ASCAS Association of Small Collectors of Antique Silver
Members' Window # 84/2  
by Joanne and Emmett Eldred
(click on photos to enlarge image)


Why would someone choose to collect George III silver teapots and stands? Why that period, and why such a narrow focus? For us the answer is fairly straightforward.

First relates to size. Silver teapots and stands are small so they are easily portable, and flexible to display. Having at various times collected 18th century American furniture, oriental rugs, and contemporary paintings, it became apparent that space is something that one must consider when collecting. Even with two houses, there is need for a relatively few pieces of furniture (e.g., highboys, secretaries, tables, etc), a limited amount of floor area for rugs, and modest wall space for hanging paintings. However, silver teapots and stands can easily be displayed in numerous places, such as on mantels, inside secretaries, on display shelves, or on top of a variety of furniture surfaces. Also, being small in size makes storing them easy – just tuck them inside a tarnish preventing cloth pouch and pack them away for the season. They are also relatively easy to ship. Being metal they are not prone to breakage and typically weigh less than two pounds so UPS or FedEx does not charge an arm and a leg to ship them internationally. This was very important since we knew we would likely be purchasing most pieces remotely and therefore logistic issues could be minimized.

Second relates to authentication. English silver has rigorous hallmarking standards. Literally altering sterling silver hallmarks is viewed the same a counterfeiting, since for much of the 18th century silver was essentially viewed as currency in England. There are very good reference sources for the various hallmarks, which makes identifying an English silver piece pretty straightforward. Also, silver pieces photograph pretty well and a lot can be determined from a series of detailed picture (it seems that repairs and damage is accentuated in a photograph.) This again was important since we would be purchasing most of our pieces long distance.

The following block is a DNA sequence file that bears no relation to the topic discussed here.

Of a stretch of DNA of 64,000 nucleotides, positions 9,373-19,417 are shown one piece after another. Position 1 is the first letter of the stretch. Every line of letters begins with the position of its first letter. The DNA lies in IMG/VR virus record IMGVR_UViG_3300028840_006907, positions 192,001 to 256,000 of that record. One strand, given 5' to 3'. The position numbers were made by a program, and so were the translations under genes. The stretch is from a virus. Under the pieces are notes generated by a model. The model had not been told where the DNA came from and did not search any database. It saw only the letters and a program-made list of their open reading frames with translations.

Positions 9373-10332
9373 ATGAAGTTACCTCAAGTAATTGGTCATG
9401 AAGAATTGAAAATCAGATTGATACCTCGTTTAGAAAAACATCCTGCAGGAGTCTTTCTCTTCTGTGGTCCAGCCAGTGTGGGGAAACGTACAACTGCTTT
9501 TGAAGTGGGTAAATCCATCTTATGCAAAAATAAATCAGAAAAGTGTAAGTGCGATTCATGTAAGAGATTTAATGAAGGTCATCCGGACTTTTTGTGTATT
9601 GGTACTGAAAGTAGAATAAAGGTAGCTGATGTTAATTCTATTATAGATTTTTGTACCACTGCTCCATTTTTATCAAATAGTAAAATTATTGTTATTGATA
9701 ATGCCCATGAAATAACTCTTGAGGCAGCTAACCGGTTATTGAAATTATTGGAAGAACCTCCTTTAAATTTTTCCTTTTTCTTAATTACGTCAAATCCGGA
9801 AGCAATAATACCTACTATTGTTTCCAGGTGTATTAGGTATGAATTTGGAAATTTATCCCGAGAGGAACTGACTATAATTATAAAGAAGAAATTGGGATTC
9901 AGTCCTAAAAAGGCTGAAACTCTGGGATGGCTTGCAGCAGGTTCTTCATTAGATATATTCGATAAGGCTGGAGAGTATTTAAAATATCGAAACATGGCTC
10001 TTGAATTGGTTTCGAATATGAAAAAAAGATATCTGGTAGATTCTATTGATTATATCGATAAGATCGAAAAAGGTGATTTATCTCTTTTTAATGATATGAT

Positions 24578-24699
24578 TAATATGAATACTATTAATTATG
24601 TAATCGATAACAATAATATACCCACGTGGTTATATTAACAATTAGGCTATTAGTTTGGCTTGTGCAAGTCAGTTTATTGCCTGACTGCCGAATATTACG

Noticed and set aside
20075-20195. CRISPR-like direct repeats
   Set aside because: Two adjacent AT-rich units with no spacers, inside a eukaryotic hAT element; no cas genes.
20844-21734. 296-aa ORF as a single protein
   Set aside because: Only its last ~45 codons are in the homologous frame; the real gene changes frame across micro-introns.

Lastly and most importantly, we found this period of English history to be extremely interesting. Our collecting focus is from 1780 to 1800, a span of only twenty years, but during this time England was undergoing major changes artistically, socially, and economically. But why pick teapots and stands? Tea has always been a central theme in English life and as such, the teapot to us seemed to be the perfect choice of an art form which would accurately reflect the changing tastes and styles of the period.

Unlike the earlier George II period where teapots bases were typically of a pedestal design, during this period teapots typically had flat bottoms, which meant they could potentially scorch unprotected wood surfaces. This prompted the creation of teapot stands, or under trays, to protect the surface from heat. These stands were phased out in early 1800 with the growing use of serving trays. In our mind, a silver teapot neatly sitting atop a quaint little stand presents a charming picture of “tea time” from times past.